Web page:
Solved ATI driver Problem...

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Solved ATI driver Problem...

Postby exze on Wed Mar 02, 2011 12:30 pm

Hi

i have search but haven find any answer that helpt me.

i installd ati-driver-installer-11-2-x86.x86_64.run in LMDE and i dont get it to work, how do i remove the installation so that i is like it was original??? i wont work for me :( i regret the installation.. dont want to reinstall LMDE.

hope that someone can help me. i love my LMDE but now it dont work like i used to.

Thanks..
Last edited by exze on Thu Mar 03, 2011 11:22 am, edited 1 time in total.
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Re: ATI driver Problem...

Postby doktordave on Wed Mar 02, 2011 12:49 pm

From the AMD website:

To remove the ATI Driver:
Code: Select all
Launch the Terminal Application/Window and navigate to the /usr/share/ati folder.

With superuser permissions, enter the command "sh ./fglrx-uninstall.sh".

Reboot your system.

Hope this helps.
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Re: ATI driver Problem...

Postby kbkatz1 on Wed Mar 02, 2011 7:38 pm

I have tried 11.2 and 9.3 and have not been successful with either, I'll be following this posting....
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Re: ATI driver Problem...

Postby Roken on Wed Mar 02, 2011 8:05 pm

The best way I found to install teh ATI drivers is to use sgfxi (http://smxi.org/).

If you do it this way you will need to edit xorg.conf and change Option "composite" "disable" to Option "composite" "enable" afterwards to enable compositing, but apart from that it's worked flawlessly for me.

There is a switch that you can use to enable compositing by default, but I forget what it is.
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Re: ATI driver Problem...

Postby Mdyter on Wed Mar 02, 2011 8:36 pm

could this help ?
https://wiki.ubuntu.com/X/Troubleshooting/FglrxInteferesWithRadeonDriver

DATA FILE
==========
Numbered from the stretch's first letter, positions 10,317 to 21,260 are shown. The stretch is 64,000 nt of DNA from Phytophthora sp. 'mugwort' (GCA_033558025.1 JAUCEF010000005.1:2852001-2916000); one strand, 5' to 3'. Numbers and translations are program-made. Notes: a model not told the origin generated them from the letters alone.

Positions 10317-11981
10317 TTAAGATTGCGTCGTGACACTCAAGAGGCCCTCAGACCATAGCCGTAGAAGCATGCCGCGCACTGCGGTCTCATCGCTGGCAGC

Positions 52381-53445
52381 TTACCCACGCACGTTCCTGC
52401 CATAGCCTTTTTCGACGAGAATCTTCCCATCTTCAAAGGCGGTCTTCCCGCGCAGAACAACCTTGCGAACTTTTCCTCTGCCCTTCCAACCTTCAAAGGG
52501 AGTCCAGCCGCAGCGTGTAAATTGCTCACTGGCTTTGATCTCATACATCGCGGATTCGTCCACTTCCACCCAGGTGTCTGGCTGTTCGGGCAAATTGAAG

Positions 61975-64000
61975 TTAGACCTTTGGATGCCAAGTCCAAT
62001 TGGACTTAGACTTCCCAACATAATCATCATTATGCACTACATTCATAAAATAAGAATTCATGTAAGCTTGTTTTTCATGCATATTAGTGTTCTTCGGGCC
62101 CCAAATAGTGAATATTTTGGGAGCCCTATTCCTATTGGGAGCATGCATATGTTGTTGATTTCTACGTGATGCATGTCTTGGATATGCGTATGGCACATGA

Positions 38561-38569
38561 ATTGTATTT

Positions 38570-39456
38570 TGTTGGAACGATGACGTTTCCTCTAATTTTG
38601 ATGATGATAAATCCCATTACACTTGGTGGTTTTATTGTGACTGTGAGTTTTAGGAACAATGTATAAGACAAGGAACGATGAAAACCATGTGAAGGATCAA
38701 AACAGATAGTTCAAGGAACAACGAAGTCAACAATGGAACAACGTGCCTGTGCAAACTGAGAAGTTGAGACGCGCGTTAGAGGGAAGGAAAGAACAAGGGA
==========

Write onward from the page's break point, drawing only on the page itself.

look at the "Problem: Need to fully remove -fglrx and reinstall -ati from scratch" part.

hope it helps
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Re: ATI driver Problem...

Postby exze on Thu Mar 03, 2011 6:06 am

thanks for the help
now i got the resolution to be correct but i cant get compiz to work

i did what Mdyter suggested.
Problem: Need to purge -fglrx
Typically, the following manual commands will properly uninstall -fglrx:

sudo apt-get remove --purge xorg-driver-fglrx fglrx*
sudo apt-get install --reinstall libgl1-mesa-glx libgl1-mesa-dri fglrx-modaliases
sudo dpkg-reconfigure xserver-xorg
If you want desktop effects (compiz or KDE) you'll need the glx module loaded. This will not work even after purging fglrx since a hanging libglx.so file is left around. Both fglrx and xserver-xorg-core provide this file so to replace it with the correct version you'll need to reinstall xserver-xorg-core as well.

sudo apt-get install --reinstall xserver-xorg-core


i didnt find fglrx-modaliases is there a other name in debian then ubuntu??
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Re: ATI driver Problem...

Postby Roken on Thu Mar 03, 2011 6:27 am

Did you check the "composite" option in xorg.conf to make sure that it is set to "enable"? This is required for compiz.
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Re: ATI driver Problem...

Postby det4100 on Thu Mar 03, 2011 7:31 am

Roken wrote:

The best way I found to install teh ATI drivers is to use sgfxi (http://smxi.org/).

If you do it this way you will need to edit xorg.conf and change Option "composite" "disable" to Option "composite" "enable" afterwards to enable compositing, but apart from that it's worked flawlessly for me.


This is the best solution I have found. Many people suggest using sgfxi but fail to mention the part about changing the "composite" option in the xorg.conf file. It had me scratching my head for a few hours before I realized it. Although, I can see how a novice user can be intimidated by the scripts. There are so many options available, it can be confusing.
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Re: ATI driver Problem...